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Friday, February 1, 2013

St. Brigid

(450-524)

Ordinary Time: February 1



Surnamed "the Mary of the Gael," St. Brigid was born at Faughart, near Dundalk. She took the veil in her youth and eventually founded the nunnery of Kildare, the first to be erected on Irish soil, thus becoming the spiritual mother of all Irish nuns. Around her name, there have been formed hundreds of legends, which could be fittingly described as "the Little Flowers of St. Brigid," the keynote being mercy and pity for the poor.




St. Brigid


Bridget (Brigid, Bride, Bridey) of Kildare was born around 450 into a Druid family, being the daughter of Dubhthach, court poet to King Loeghaire. At an early age, Brigid decided to become a Christian, and she eventually took vows as a nun. Together with a group of other women, she established a nunnery at Kildare. She was later joined by a community of monks led by Conlaed. Kildare had formerly been a pagan shrine, where a sacred fire was kept perpetually burning. Rather than stamping out this pagan flame, Brigid and her nuns kept it burning as a Christian symbol. (This was in keeping with the general process, whereby Druidism in Ireland gave way to Christianity with very little opposition, the Druids for the most part saying that their own beliefs were a partial and tentative insight into the nature of God, and that they recognized in Christianity what they had been looking for.) As an abbess, Brigid participated in several Irish councils, and her influence on the policies of the Church in Ireland was considerable.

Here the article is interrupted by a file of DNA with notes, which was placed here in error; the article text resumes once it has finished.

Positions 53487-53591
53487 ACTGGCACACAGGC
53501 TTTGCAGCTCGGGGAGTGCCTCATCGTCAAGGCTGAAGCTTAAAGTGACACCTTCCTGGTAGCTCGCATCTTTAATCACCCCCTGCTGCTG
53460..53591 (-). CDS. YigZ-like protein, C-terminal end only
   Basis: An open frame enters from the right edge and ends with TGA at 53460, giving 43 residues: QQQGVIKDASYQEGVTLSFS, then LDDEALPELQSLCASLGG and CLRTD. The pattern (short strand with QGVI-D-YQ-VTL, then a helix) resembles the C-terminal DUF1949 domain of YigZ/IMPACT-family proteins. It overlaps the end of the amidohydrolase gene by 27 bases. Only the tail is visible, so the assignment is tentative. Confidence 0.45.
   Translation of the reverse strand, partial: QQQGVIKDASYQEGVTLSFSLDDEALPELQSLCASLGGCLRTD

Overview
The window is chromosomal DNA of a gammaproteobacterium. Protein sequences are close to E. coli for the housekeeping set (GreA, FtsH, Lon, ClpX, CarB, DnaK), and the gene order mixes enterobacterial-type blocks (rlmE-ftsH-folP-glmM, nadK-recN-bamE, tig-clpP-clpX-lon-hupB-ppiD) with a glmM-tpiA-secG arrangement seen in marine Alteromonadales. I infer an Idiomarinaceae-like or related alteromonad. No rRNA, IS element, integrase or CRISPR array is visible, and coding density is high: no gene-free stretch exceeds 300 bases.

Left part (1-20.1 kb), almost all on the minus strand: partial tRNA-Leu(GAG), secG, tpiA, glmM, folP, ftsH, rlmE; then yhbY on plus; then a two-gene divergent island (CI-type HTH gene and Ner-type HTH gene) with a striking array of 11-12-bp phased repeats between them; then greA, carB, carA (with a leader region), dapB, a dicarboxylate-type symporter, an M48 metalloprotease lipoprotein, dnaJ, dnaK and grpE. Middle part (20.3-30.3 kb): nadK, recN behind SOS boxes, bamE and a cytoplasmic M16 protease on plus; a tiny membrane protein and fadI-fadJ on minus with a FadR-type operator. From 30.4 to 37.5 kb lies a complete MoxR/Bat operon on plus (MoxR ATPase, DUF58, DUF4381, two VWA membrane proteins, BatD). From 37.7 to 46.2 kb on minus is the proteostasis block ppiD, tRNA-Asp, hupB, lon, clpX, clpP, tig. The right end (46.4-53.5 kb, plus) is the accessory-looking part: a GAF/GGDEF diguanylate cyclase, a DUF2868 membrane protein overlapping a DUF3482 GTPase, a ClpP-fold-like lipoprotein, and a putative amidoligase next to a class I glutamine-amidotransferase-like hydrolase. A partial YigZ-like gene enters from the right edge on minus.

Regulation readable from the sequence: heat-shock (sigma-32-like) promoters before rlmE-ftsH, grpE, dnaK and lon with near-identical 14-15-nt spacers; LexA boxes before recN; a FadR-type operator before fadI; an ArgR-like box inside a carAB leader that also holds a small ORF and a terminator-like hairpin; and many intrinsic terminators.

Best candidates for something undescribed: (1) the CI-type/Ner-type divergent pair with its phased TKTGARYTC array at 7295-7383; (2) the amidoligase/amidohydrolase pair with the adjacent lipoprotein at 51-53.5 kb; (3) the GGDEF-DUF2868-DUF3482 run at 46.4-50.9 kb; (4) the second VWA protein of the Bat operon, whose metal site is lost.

Many stories of her younger days deal with her generosity toward the needy.

http://www.catholicculture.org/culture/liturgicalyear/calendar/day.cfm?date=2013-02-01

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